Heather Wallace is a nurse supervisor in oncology at IU Health Ball Memorial Hospital. Her twin daughters – Shantyle and Savana Wallace also work at the hospital.
They finish each other’s sentences; they laugh at family stories; and they all three work in the same hospital. Heather Wallace tells about visiting New York with her twin daughters Shantyle and Savana Wallace and how they managed to clear a subway car because they were “laughing so hard and carrying on.”
It’s a party of three for this mother and her identical twins.
“Shantyle is the rule follower. Savana is the rebel,” said Wallace, who is married to Otha Wallace. Shantyle is a vegetarian and Savana loves meat – especially bacon. But, in many other ways the twins are similar. In fact, when they were born doctors determined they were “mirror twins” or monozygotic (MZ) twins – terms used to describe their physical features. When they are facing each other, some of their characteristics are opposite. Mirror twins start as a single fertilized egg but at some time during the first two weeks after conception the embryo splits into two identical parts.
“Shantyle is missing teeth; Savana has them. Savana is left-handed; Shantyle is right-handed. Savana is strong willed; Shantyle is measured,” said Wallace, who delivered the twins at IU Health Ball Memorial Hospital on November 22, 1998. Savana weighed five pounds 15 ounces, and Shantyle weighed five pounds 12 ounces. The babies were born two weeks early and Savana entered the world 15 minutes before her twin sister. The twins have two younger brothers Isaiah Wallace, 11 and Jackson Wallace, 13. Savana is the mother to two-year-old Sophia, and 10-month-old Salvador.
When the twins were students at Muncie Burris they often met their mom at nearby IU Health Ball Memorial Hospital for lunch and completed homework in the hospital cafeteria after school.
They both participated in cheerleading and volleyball and managed the basketball team together. Shantyle was into soccer and track and was a member of National Honor Society. Savana was class president. They volunteered for Relay for Life and served at a mobile soup kitchen when they were in New York.
Heather Wallace started working at IU Health Ball Memorial eight years ago in oncology.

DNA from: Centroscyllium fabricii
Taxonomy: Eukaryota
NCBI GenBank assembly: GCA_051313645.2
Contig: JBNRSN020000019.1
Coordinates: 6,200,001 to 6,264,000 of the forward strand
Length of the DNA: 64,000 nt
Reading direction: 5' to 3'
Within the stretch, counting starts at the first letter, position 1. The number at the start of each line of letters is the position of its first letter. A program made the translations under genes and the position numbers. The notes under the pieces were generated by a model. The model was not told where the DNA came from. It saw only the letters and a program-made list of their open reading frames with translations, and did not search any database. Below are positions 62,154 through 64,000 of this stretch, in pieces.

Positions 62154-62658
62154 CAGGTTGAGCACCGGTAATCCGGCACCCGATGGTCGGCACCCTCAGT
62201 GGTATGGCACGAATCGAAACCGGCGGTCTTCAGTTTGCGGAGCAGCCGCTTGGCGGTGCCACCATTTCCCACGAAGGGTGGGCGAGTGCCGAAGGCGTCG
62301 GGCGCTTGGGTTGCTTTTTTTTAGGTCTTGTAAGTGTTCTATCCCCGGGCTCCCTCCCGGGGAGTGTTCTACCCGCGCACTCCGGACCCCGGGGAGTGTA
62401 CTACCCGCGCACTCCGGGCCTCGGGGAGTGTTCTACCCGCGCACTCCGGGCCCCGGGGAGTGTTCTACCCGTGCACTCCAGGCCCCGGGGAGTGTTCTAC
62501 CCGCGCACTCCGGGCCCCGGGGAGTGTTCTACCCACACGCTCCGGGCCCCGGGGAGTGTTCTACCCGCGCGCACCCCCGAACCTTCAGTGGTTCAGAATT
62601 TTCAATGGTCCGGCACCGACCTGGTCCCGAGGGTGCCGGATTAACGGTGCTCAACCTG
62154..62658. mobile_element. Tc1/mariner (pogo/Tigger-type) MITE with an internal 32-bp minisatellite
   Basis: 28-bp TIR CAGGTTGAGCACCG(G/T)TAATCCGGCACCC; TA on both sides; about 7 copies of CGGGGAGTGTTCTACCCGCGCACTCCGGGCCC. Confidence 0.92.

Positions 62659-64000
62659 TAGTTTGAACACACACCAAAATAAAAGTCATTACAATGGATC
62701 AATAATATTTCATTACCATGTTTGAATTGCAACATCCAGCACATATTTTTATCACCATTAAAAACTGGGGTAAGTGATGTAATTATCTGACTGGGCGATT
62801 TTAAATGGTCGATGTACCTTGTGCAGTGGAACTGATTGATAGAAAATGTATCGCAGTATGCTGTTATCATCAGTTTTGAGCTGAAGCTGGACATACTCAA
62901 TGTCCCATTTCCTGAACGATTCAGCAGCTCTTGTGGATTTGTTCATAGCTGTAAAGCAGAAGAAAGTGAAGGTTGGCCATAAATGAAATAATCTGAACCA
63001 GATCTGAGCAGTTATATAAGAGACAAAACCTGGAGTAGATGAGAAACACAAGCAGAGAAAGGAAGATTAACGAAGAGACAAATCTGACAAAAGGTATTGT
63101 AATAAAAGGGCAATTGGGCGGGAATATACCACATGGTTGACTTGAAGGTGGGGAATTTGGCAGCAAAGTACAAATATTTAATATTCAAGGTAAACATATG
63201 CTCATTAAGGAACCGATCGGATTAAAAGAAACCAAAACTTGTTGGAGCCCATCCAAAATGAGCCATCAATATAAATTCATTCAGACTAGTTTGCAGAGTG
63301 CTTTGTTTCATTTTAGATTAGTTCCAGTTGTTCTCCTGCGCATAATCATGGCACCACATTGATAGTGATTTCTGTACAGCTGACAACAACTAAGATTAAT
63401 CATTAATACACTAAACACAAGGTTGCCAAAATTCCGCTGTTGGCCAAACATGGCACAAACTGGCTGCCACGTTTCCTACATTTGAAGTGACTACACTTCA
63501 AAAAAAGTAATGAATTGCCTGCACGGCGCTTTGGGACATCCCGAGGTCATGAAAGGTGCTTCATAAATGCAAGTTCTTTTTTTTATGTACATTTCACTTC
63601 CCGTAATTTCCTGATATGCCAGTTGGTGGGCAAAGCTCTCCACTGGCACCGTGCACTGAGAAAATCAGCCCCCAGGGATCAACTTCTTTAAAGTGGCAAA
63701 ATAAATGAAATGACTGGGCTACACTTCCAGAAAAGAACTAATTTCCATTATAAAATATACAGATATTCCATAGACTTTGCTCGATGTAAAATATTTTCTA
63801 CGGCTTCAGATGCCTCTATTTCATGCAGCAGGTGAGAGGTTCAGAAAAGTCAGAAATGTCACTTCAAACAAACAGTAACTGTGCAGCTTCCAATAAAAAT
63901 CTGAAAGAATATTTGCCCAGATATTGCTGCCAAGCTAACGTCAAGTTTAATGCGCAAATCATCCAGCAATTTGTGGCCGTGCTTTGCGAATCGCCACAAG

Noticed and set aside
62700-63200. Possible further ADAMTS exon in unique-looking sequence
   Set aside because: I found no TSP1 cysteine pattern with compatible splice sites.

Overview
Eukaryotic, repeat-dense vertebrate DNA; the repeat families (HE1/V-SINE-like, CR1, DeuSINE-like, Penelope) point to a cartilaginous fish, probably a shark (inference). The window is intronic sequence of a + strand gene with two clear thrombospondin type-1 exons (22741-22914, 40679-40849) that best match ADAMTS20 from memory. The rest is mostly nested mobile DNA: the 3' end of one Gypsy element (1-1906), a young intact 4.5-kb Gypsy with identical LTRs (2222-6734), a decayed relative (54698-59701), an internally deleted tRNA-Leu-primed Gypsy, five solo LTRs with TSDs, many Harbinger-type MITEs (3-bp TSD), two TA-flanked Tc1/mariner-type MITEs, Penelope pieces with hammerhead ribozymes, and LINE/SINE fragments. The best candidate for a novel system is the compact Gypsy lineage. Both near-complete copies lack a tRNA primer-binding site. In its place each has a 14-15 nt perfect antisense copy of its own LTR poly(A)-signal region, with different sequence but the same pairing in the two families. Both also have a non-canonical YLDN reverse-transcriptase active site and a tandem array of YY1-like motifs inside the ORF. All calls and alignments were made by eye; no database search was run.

“I really like the connection you make with people – the patients, staff, and coworkers,” said Wallace. “When I first started at the hospital I remember walking down the hall with someone who knew everyone she passed. I was wishing I knew as many people as my co-worker and now I do. It feels good.”
The Hospital is like a home away from home for the twins.
Shantyle, who is working toward her teaching degree, began working at the hospital’s Subway location over a year ago. She now works in communications and guest relations.
“I got to know so many people when I was working at Subway. I knew their orders before they said them,” said Shantyle. In guest relations she answers phones and pages doctors. Savana, a certified nurse practitioner, recently started working third shift as a patient care assistant in oncology. Most days she is passing her mom and sister as she is leaving work and they are starting their day.
“There’s hardly a day that goes by that I don’t see both of them either at the hospital or at home,” said Wallace. Until recently both girls lived with Wallace and her parents. Shantyle recently moved with a friend but they all still get together for dinners and shopping.
“I started at the hospital so I could be close to mom,” said Shantyle. “Now that I am a mom too, I understand so much more and have so much respect for her. She’s taught me a lot about life and to not rush things,” said Savana.
— By T.J. Banes, Journalist, IU Health.
Reach Banes via email email@example.com.